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Dr. William Cabell

Father of the Cabell Family in Virginia

Born 1699 in Warminster, England. Died 1774 in Warminster, Virginia.

Young William Cabell, Virginia Museum of History and Culture (original source unknown)

In 1895, Alexander Brown, a great-great grandson of Dr. William Cabell published The Cabells and Their Kin: A Memorial Volume of History, Biography, and Genealogy of Dr. William Cabell and Elizabeth Burks and the first three generations of their descendants in America. Dr. Cabell was from Warminster, England and received his medical training in London at the Royal College of Medicine and Surgery. He and his wife, Elizabeth Burks, immigrated to Virginia in about 1723. Dr. William Cabell and his wife are considered founders of the Cabell Family in Virginia.

In 1730, settlements along the James River in Virginia extended as far west as Scottsville, and the James River was becoming the center of population, travel, and trade. Dr. William Cabell, who had first settled on the James in Goochland County, decided to move west and staked out twenty miles of low grounds on the James River beginning 15 miles above Scottsville. He established his home on the lower banks of Swan Creek in present day Nelson County. He built his home, Liberty Hall, on this site, and the ensuing community around Liberty Hall was named Warminster.

By 1753, Dr. Cabell owned close to 26,000 acres of land along the James River. He served his community as magistrate, surveyor, and clergyman. He prospered as a physician and plantation owner establishing a community around the supply trade down the James River. The prosperity enjoyed by Dr. Cabell was in large part due to enslaved persons performing the manual labor associated with running the farm, mills, blacksmiths, boats, and plantation house.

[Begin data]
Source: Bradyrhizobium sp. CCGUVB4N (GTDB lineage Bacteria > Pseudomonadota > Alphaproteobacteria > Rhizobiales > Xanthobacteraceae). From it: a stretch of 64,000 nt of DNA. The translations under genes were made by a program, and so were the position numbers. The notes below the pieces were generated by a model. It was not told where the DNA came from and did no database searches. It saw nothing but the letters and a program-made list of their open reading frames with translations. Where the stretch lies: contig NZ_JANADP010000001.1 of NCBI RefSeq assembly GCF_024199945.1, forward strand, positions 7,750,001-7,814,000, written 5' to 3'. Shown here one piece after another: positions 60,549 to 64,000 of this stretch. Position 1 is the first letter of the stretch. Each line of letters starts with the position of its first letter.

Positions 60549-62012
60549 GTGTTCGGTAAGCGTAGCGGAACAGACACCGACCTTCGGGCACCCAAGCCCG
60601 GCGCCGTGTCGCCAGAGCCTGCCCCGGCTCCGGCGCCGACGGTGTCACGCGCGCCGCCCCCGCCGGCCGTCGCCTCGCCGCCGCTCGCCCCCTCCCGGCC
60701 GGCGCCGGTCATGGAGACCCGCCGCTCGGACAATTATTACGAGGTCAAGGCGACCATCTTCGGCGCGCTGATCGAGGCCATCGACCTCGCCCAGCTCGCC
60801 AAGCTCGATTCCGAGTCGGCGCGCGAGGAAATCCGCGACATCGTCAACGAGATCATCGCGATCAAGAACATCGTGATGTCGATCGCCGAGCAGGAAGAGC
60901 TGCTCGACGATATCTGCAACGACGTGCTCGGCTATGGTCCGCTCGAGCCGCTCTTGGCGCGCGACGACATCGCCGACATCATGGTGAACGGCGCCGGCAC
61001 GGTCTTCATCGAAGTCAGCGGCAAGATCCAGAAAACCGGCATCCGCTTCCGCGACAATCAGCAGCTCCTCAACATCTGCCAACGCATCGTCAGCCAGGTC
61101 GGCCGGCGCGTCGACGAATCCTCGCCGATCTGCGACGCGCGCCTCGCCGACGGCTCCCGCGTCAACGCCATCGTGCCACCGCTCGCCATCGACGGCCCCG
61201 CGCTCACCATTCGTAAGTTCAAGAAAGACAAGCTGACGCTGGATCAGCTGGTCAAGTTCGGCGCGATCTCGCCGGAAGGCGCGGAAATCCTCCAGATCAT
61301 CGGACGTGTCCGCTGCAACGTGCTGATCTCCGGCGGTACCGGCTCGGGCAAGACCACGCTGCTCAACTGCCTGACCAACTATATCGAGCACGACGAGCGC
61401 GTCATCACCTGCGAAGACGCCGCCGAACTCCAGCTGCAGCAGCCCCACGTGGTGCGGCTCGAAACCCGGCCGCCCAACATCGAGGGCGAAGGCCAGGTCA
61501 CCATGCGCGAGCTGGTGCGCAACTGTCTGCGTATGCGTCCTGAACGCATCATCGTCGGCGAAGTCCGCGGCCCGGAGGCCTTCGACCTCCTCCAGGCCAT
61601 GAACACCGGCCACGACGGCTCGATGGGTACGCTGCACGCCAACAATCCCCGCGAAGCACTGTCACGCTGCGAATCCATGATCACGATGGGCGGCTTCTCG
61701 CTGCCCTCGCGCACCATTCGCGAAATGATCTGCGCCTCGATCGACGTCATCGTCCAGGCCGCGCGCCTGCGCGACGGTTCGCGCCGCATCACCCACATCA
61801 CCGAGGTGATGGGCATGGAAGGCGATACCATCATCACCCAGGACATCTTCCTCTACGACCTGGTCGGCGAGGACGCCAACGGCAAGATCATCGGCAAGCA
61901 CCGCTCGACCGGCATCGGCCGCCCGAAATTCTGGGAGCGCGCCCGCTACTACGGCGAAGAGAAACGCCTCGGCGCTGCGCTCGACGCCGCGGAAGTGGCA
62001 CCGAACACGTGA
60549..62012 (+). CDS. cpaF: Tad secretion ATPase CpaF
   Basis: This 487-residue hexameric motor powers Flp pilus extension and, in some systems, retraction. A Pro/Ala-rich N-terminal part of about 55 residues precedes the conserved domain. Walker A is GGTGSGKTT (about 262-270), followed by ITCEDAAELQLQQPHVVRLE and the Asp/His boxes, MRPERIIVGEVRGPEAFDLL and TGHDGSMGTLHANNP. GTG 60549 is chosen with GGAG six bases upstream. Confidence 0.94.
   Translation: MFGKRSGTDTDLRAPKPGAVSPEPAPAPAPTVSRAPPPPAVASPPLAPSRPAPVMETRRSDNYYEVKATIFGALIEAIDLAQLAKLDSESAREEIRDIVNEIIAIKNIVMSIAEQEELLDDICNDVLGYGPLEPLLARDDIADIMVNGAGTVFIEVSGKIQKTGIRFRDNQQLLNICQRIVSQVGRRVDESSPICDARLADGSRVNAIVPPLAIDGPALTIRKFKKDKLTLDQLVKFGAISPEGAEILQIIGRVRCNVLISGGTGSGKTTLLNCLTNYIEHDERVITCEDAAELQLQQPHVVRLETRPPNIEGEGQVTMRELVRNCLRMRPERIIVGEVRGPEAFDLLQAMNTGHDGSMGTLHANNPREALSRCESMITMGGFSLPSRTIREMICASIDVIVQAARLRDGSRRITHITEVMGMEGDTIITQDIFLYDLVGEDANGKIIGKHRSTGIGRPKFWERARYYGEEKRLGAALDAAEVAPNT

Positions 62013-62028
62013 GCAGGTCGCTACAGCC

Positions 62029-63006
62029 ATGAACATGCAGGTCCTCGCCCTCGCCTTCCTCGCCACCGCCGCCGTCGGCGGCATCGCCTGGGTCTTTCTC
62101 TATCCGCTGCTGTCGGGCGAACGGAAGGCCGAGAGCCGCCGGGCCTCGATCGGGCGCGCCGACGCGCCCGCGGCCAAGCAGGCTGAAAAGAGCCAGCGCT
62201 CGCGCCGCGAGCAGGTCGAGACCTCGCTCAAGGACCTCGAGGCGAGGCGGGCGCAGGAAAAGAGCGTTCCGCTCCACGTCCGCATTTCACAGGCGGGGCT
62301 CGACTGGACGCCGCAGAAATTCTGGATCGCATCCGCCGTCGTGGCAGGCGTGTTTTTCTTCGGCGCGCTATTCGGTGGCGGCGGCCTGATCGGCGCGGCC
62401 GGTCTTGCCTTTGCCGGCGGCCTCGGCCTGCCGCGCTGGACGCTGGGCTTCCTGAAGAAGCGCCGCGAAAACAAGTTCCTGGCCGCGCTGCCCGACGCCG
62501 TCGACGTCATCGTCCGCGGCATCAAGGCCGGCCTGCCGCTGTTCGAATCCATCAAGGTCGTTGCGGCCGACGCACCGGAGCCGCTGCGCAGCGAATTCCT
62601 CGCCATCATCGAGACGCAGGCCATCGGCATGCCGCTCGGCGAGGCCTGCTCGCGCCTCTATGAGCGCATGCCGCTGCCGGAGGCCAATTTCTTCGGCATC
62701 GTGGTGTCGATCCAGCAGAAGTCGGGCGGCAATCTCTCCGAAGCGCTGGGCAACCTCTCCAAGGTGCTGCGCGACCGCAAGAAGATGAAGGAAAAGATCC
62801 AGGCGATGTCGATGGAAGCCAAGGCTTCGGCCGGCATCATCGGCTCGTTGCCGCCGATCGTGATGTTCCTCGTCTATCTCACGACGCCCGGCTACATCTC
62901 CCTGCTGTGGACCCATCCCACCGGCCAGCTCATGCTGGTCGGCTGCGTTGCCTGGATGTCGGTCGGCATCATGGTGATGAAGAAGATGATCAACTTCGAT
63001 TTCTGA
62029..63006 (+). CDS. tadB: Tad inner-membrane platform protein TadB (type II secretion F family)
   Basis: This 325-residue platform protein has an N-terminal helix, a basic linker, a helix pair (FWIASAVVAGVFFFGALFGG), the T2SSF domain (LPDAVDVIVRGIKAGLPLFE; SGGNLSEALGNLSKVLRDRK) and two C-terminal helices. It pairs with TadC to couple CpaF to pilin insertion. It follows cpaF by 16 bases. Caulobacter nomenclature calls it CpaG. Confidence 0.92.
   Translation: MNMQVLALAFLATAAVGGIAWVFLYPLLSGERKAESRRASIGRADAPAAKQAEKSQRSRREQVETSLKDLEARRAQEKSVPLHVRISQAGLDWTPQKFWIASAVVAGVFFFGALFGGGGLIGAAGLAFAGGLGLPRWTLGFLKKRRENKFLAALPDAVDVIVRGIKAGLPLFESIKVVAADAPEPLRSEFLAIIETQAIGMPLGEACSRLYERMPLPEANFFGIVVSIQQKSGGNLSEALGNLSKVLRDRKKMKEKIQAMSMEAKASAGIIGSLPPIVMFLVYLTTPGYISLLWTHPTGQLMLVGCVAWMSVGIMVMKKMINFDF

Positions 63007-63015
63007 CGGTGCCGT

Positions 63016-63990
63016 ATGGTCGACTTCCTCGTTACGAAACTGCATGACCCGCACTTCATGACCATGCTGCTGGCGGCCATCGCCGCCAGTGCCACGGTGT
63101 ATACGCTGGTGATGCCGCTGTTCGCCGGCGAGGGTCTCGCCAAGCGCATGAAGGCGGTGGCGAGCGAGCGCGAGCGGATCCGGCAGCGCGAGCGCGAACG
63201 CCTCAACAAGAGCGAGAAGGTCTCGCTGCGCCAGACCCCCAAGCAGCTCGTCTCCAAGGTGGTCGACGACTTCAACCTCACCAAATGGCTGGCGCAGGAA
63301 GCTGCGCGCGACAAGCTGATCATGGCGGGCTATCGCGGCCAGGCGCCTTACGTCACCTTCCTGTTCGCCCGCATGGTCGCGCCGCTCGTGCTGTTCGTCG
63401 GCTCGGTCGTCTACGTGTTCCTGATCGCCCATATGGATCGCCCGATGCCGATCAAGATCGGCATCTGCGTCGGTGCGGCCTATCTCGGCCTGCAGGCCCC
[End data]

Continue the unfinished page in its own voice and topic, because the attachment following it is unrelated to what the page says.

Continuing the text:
The First Generation Cabell Family in Virginia

Dr. William Cabell and Elizabeth Burks had 6 children. Cabell family history and genealogy is presented through his 5 children that lived to adulthood.

As his children grew up, they settled on parts of their father’s land and married into other families nearby. In 1763, Dr. Cabell conveyed to his four oldest children their portion of his estate by deeds. Upon his death in 1774, his youngest son, Nicholas, inherited the Liberty Hall plantation.

For the first nearly twenty years after the Declaration of Independence (1776-1795), Cabell men nearly continuously represented the people of the counties of Albemarle, Nelson, Amherst and Buckingham in the state legislature. See more on the Cabell Political Dynasty at the University of Virginia Special Collections.

Migration of Cabell Descendants

Members of the Cabell family continued to maintain the genealogy of the descendants of Dr. William Cabell and Elizabeth Burks. In 1993, Randolph W. Cabell compiled and published the updated genealogy of the descendants of Dr. William Cabell and Elizabeth Burks in 20th Century Cabells and Their Kin. This commitment to preserving the details of family lineage and history has resulted in a family tree of 12 generations of descendants (about 8,900 descendants in 2022). Using family records and public records, the birth places and birth dates of 95% of the first 7 generations of descendants (born up to 1900 only) was determined and used to visualize migration of the family from their original home place in central Virginia.

Exploring the map

Click on the Map name (William-Cabell-7-generations) to open the map in a new window. (you can also download a copy to save). The large icon on the map near Virginia Beach has instructions. More details on the migration of the five descendants can be found on their web pages at this site.

Snap shot of the map showing first 7 generations of William Cabell Descendants

Works Consulted

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